Orwell.jpgWhen people think of surveillance, they frequently think of George Orwell, the English writer whose depictions of surveillance in his novel Nineteen Eighty-Four continue to resonate and inform our cultural and legal understandings of privacy. Orwell’s critics (and even some of his friends) thought he was a bit paranoid, but recent documents released by the British government suggest he had a point. The documents show that Orwell was himself monitored by the British government’s Special Branch police for over a decade because he was suspected of being a communist. A particularly amusing note in one of the documents explained that, referring to Orwell, “This man has advanced communist views … He dresses in a bohemian fashion both at his office and in his leisure hours.” The documents also reveal that Orwell apparently had tattoos on some of his knuckles, which he apparently picked up as a young man living in India.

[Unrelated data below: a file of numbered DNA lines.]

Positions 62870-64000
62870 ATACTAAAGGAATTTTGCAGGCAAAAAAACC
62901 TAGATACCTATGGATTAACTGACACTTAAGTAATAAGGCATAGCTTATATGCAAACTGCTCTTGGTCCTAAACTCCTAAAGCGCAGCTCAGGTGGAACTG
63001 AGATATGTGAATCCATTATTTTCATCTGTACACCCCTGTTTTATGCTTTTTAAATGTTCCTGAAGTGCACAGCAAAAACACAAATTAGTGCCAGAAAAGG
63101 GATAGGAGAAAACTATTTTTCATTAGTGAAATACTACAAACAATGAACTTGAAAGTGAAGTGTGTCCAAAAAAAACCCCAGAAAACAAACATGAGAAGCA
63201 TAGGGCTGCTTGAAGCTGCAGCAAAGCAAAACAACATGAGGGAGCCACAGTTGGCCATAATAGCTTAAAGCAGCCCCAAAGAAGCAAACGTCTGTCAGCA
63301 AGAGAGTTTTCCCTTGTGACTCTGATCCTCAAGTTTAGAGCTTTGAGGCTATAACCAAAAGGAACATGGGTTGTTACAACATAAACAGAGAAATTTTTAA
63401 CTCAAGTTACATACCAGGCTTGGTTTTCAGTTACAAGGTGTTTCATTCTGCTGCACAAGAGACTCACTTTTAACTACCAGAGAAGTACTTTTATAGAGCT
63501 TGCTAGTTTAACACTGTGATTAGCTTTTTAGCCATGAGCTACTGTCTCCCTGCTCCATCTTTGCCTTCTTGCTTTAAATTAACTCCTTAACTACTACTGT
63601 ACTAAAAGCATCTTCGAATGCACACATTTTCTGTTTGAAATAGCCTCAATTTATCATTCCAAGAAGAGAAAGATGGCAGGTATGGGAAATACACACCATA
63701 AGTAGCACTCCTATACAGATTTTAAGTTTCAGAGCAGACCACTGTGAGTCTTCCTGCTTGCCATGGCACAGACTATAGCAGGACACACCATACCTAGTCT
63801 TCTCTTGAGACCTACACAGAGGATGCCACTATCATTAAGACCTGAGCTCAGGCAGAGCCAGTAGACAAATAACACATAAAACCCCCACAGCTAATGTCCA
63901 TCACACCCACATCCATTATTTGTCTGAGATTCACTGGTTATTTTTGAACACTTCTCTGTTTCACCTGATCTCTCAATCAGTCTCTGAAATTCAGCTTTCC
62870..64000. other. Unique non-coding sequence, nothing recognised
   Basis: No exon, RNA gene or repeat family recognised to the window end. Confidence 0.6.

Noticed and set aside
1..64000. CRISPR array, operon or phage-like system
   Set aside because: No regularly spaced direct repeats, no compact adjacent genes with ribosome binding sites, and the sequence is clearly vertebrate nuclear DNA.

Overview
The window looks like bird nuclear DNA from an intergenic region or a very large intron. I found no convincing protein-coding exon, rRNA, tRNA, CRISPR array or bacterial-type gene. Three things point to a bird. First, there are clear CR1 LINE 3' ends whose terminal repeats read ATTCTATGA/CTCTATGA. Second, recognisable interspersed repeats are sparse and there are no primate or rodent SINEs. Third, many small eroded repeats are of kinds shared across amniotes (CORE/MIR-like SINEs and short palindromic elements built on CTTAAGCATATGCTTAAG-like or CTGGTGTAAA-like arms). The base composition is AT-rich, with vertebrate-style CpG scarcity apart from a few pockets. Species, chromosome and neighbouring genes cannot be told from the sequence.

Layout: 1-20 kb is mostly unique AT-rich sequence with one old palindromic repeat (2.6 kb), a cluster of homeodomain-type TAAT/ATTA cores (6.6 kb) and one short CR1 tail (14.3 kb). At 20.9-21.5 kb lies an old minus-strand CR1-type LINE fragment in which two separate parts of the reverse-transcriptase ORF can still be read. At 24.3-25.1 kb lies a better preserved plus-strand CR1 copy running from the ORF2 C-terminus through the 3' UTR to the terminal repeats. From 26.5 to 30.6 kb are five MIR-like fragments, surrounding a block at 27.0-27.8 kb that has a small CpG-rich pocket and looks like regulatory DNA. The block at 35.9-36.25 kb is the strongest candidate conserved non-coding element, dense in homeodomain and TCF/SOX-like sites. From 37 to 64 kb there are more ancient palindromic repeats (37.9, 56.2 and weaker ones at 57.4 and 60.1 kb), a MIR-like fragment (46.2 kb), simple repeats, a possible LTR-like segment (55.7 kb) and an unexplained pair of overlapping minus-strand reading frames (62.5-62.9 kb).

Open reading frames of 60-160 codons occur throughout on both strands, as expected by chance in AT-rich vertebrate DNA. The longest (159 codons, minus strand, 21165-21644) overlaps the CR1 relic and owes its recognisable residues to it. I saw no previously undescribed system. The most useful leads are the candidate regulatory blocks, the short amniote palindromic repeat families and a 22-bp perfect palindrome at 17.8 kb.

Orwell was being watched because he was feared to be a communist, a charge that we know (and the government finally figured out after watching him for a decade) to be nonsense. But watching people because they were communists was considered perfectly acceptable in the context of the communist era. One wonders what (and who) is in the surveillance files currently being created by Western governments as part of the war on terrorism. Unfortunately, absent a leak or the extended passage of time, we may never know.

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Law Talk: Richard Epstein and the Classical Liberal Constitution

epstein.jpgIn the latest episode of “Law Talk,” I speak with Professor Richard Epstein of the University of Chicago and Stanford’s Hoover Institute (currently visiting at NYU). Epstein, of course, is known as one of the most articulate and prolific academic defenders of libertarian or classical liberal approaches to the law. In this episode, he discusses one of his current projects, a volume to be published by Basic Books on the classical liberal history of the constitution. Enjoy!

You can subscribe to “Law Talk” using iTunes or Feedburner. You can also visit the “Law Talk” page at the iTunes store. For previous episodes of Law Talk at Co-Op click here.

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Intellectual Privacy